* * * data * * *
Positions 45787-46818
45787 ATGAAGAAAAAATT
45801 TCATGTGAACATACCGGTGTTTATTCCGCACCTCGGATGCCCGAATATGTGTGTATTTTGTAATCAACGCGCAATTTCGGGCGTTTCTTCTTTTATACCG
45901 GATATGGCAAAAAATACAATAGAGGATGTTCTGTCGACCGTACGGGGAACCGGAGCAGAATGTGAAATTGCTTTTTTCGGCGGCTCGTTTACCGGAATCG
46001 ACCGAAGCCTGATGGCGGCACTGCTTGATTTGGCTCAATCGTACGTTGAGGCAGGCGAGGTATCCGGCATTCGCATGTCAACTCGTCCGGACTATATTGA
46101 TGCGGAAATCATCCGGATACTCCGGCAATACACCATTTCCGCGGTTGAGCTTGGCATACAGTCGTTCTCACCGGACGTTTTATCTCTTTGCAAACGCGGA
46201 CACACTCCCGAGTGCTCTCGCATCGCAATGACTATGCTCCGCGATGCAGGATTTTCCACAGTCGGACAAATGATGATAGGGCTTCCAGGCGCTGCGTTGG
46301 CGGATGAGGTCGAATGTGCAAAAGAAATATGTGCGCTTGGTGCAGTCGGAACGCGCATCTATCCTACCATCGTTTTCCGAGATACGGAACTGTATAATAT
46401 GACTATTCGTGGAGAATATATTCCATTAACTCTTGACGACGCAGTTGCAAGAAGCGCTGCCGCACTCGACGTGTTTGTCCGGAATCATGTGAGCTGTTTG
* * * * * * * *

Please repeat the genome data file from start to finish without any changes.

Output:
Positions 45787-46818
45787 ATGAAGAAAAAATT
45801 TCATGTGAACATACCGGTGTTTATTCCGCACCTCGGATGCCCGAATATGTGTGTATTTTGTAATCAACGCGCAATTTCGGGCGTTTCTTCTTTTATACCG
45901 GATATGGCAAAAAATACAATAGAGGATGTTCTGTCGACCGTACGGGGAACCGGAGCAGAATGTGAAATTGCTTTTTTCGGCGGCTCGTTTACCGGAATCG
46001 ACCGAAGCCTGATGGCGGCACTGCTTGATTTGGCTCAATCGTACGTTGAGGCAGGCGAGGTATCCGGCATTCGCATGTCAACTCGTCCGGACTATATTGA
46101 TGCGGAAATCATCCGGATACTCCGGCAATACACCATTTCCGCGGTTGAGCTTGGCATACAGTCGTTCTCACCGGACGTTTTATCTCTTTGCAAACGCGGA
46201 CACACTCCCGAGTGCTCTCGCATCGCAATGACTATGCTCCGCGATGCAGGATTTTCCACAGTCGGACAAATGATGATAGGGCTTCCAGGCGCTGCGTTGG
46301 CGGATGAGGTCGAATGTGCAAAAGAAATATGTGCGCTTGGTGCAGTCGGAACGCGCATCTATCCTACCATCGTTTTCCGAGATACGGAACTGTATAATAT
46401 GACTATTCGTGGAGAATATATTCCATTAACTCTTGACGACGCAGTTGCAAGAAGCGCTGCCGCACTCGACGTGTTTGTCCGGAATCATGTGAGCTGTTTG